La Coalition est claire dans son communiqu de presse lorsquelle mentionne : Le gouvernement doit examiner de prs les activits lucratives des socits et agir en consquence, en laissant tomber les concessions exiges des employs et en songeant srieusement ngocier un salaire acceptable pour ceux qui ont contribu aux bnfices des dites socits . Le confrre Tibbs indique que la Coalition sert de centre dchange dinformation pour venir en aide aux syndicats dans leurs ngociations. Nous sommes confronts aux mmes problmes alors nous devons partager nos ides ajoute-t-il. Les employs des entreprises gouvernementales ne dsirent quune chose : un contrat quitable. Les socits se portent mieux que par les annes passes; il est donc normal que les femmes et les hommes qui ont contribu au bon fonctionnement de cette province reoivent leur part des succs obtenus conclut Neil Collins, Grant daffaires de la Section locale 2067. T

The IBEW stands in solidarity with the working people of Wisconsin. Watch online at the IBEWs YouTube channel at www.youtube.com/ user/TheElectricalWorker.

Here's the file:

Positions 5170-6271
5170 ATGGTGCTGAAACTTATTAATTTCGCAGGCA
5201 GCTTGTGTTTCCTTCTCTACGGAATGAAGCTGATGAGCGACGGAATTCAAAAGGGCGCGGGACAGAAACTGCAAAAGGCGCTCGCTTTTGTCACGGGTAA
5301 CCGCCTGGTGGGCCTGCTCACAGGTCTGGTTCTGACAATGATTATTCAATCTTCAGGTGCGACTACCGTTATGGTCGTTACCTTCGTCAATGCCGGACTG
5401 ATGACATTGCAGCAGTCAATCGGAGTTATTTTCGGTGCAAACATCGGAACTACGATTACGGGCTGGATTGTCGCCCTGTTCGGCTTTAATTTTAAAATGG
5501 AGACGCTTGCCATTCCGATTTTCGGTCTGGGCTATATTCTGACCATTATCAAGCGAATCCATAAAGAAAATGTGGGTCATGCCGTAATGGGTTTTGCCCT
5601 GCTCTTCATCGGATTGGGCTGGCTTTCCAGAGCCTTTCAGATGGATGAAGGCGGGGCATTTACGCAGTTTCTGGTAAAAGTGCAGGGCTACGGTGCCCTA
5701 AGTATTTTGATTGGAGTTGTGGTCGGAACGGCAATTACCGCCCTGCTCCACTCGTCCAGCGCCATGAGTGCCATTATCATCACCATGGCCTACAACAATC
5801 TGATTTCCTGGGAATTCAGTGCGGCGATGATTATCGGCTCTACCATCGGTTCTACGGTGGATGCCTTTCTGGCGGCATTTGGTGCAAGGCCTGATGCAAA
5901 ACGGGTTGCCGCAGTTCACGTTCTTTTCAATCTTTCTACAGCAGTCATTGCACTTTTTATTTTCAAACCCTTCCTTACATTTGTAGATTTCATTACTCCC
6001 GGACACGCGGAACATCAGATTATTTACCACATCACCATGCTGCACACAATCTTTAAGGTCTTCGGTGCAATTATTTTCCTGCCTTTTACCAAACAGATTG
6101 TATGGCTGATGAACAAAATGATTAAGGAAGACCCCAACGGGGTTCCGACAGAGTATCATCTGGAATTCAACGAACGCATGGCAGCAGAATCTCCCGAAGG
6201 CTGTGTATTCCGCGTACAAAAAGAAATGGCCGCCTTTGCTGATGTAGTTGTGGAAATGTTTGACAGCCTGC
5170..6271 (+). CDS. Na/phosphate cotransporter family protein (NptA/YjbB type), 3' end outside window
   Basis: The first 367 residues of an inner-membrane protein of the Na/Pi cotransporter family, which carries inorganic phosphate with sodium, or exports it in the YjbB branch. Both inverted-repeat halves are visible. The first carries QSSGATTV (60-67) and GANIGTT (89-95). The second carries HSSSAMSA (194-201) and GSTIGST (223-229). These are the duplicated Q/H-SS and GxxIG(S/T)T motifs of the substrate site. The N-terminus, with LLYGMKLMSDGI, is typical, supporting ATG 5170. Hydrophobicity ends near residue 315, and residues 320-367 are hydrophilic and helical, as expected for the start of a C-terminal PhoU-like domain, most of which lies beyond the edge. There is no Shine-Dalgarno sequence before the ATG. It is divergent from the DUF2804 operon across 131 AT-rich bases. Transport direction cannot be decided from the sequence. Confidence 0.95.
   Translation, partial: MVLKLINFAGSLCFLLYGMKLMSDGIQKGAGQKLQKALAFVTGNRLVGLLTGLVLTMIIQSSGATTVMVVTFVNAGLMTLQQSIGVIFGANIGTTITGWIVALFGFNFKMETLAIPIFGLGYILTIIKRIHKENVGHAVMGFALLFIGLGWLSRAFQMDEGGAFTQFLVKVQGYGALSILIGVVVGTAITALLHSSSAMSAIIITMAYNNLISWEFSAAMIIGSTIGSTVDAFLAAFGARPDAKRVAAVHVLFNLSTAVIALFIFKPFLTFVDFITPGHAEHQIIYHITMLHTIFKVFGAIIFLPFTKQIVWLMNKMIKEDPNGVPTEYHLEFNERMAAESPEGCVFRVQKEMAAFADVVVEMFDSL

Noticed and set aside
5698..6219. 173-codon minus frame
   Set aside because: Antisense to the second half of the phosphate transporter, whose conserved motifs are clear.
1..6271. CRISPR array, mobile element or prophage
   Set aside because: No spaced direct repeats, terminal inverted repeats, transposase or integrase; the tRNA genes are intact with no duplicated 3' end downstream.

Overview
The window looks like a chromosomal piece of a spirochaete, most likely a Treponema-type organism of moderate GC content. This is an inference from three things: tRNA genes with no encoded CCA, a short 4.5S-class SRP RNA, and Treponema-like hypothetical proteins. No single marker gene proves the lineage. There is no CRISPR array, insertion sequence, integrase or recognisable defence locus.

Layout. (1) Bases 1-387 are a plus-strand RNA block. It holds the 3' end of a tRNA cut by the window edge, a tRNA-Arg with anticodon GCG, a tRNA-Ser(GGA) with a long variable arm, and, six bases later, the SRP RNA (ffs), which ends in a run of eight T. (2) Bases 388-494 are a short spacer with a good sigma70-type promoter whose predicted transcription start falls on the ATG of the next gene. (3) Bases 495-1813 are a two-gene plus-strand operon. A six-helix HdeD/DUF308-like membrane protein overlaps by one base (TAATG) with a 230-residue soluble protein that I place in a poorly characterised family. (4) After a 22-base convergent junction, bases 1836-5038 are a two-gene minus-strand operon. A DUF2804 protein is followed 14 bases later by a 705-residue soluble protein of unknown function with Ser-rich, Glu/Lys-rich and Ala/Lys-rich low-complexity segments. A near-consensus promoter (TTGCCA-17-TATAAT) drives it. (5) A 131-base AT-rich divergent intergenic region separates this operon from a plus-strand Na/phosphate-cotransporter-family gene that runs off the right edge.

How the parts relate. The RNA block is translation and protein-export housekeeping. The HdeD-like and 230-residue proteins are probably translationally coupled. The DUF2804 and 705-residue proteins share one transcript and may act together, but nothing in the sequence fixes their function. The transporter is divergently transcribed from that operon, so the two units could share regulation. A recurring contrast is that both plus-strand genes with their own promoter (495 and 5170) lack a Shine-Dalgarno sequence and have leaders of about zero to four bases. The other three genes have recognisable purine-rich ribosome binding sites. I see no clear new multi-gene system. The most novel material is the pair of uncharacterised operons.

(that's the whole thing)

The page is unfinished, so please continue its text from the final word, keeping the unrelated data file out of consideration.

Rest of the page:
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The Electrical Worker | April 2011

ANNUAL FUNDING NOTICE for the National Electrical Benefit Fund


Introduction
This notice includes important information about the funding status of your pension plan (the Plan) and general information about the benefit payments guaranteed by the Pension Benefit Guaranty Corporation (PBGC), a federal insurance agency. All traditional pension plans (called defined benefit pension plans) must provide this notice every year regardless of their funding status. This notice does not mean that the Plan is terminating. In fact, despite the difficult economic times and the market losses in 2008, the Plan substantially rebounded in both 2009 and 2010. As a result, the Plan is in sound financial condition and is considered a green zone plan (rather than a plan in endangered or critical status). This notice is provided for informational purposes and you are not required to respond in any way. This notice is for the plan year beginning January 1, 2010 and ending December 31, 2010 (Plan Year).

Funding and Investment Policies